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  • Writer's pictureGaila Cohen Morrison

What did I learn from COVID-19?

COVID-19 brought with it many unexpected changes, challenges and lessons for me:

Lesson #1: Routine is important. It gives a sense of value and purpose in my life and in the lives of my students. Many parents told me that A.H.A.V.A.’s scheduled classes were an anchor for their children in a time of instability. For me too I knew that I had to get up and going - my Zoom or phone classes started at 8:30 and I had to make sure to get my personal chores done in between the lessons taught.

Lesson #2: Children enjoy learning. As much as students complain about school and schoolwork, being together with other children is fun. Students enjoy the sense of accomplishment they get when acquire new skills. Many parents told us how much their kids looked forward to the lessons. Students in fifth grade and higher often asked me to not 'end the meeting' but just 'leave' so that they could chat together and see each other.

Lesson #3: Priorities. Having less time in a lesson, fewer tools in a virtual classroom has clarified what is truly important to teach and what is extra. Do my students truly need to know how to write cursive or is the ability to read it enough? Do they have to read a poem, an essay and write a composition about bravery? Or can we cut to the quick - watch a short clip, 5 minute discussion, and a choice of one reading assignment amongst many to review.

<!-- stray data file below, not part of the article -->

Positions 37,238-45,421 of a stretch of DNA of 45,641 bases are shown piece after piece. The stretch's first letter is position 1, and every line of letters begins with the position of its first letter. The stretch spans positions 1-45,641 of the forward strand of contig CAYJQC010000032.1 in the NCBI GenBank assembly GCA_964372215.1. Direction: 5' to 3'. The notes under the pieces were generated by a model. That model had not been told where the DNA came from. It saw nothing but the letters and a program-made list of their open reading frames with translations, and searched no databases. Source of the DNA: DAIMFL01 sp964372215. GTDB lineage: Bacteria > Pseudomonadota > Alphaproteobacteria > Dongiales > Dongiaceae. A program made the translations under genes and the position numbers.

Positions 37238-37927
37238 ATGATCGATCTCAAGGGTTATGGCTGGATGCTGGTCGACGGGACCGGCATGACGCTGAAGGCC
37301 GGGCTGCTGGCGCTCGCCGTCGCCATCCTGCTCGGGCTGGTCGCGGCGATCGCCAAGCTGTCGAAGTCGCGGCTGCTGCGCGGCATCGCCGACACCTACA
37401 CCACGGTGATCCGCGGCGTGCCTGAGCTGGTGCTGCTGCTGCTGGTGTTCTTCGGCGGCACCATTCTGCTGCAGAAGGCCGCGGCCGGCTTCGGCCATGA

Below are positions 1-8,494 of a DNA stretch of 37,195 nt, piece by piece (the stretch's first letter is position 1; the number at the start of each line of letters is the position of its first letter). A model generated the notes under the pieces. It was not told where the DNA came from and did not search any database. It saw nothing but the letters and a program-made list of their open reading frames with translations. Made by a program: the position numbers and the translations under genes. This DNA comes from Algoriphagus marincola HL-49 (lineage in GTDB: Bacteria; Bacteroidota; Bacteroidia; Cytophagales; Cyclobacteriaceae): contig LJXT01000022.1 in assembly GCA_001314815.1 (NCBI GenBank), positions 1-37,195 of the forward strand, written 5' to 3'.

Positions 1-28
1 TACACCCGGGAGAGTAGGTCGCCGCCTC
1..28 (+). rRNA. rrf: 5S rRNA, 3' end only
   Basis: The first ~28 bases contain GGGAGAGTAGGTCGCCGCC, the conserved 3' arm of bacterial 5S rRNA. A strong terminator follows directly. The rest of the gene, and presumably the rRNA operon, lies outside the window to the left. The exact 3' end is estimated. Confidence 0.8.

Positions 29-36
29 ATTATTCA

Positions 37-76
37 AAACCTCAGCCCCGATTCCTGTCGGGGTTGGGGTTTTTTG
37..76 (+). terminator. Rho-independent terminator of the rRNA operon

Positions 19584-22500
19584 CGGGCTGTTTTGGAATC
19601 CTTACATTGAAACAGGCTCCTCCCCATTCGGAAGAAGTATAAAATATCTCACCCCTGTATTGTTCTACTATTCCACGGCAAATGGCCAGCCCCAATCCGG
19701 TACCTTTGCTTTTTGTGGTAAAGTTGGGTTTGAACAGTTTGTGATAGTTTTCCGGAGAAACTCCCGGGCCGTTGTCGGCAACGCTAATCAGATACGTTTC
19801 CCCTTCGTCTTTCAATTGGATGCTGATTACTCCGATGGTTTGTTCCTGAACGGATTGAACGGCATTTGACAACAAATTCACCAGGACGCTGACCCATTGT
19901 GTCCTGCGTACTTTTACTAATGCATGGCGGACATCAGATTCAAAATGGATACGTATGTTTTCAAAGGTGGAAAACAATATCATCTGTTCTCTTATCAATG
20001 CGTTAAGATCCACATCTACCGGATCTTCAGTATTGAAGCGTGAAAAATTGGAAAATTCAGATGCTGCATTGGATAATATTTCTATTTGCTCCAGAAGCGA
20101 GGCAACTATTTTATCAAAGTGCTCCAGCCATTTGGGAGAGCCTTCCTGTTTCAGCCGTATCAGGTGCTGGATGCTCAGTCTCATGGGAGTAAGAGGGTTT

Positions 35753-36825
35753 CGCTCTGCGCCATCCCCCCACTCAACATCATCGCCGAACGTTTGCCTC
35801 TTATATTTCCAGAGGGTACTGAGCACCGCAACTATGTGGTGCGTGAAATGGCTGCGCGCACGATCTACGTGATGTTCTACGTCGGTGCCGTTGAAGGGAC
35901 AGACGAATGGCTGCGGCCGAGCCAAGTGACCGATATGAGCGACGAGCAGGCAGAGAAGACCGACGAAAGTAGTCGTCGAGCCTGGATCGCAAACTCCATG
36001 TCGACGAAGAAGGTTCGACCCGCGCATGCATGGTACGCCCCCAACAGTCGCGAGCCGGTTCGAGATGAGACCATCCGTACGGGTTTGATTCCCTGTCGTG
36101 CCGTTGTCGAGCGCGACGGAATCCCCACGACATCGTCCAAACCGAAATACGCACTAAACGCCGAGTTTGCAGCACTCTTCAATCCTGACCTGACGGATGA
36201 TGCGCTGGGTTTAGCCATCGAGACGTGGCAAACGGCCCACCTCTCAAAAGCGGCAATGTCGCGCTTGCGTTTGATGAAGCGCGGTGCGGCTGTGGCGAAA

Lesson #4: People are generous. Many sites and programs were offered for free during this period of time. We were able to enrich our teaching because libraries, educational sites, books sellers, teachers all were offering their services, products, expertise for free or at vastly reduced prices. Zoom - we love you! We too reciprocated with offering private teaching or extended times to many of our students for whom group learning did not work. When our teachers felt ready they in turn offered free seminars on how to use a lot of these products. It was gratifying to hear teachers thank us in the name of their students who were able to continue learning as face to face learning was delayed again and again.

Last Lesson - #5: Remote teaching. With over 40 years of teaching experience, I’ve taught different subjects, age groups, challenging and varied group levels. Yet for the first time I was thrown into remote teaching. I discovered that it can be just as exciting and effective as teaching in person. I found myself learning new techniques and seeing how we could turn this mess into an advantage. I have discovered powerfully effective tools online that work as well the classroom tools I am used to. As a matter of fact several parents indicated a preference for remote learning and those groups will do so until the end of the year.


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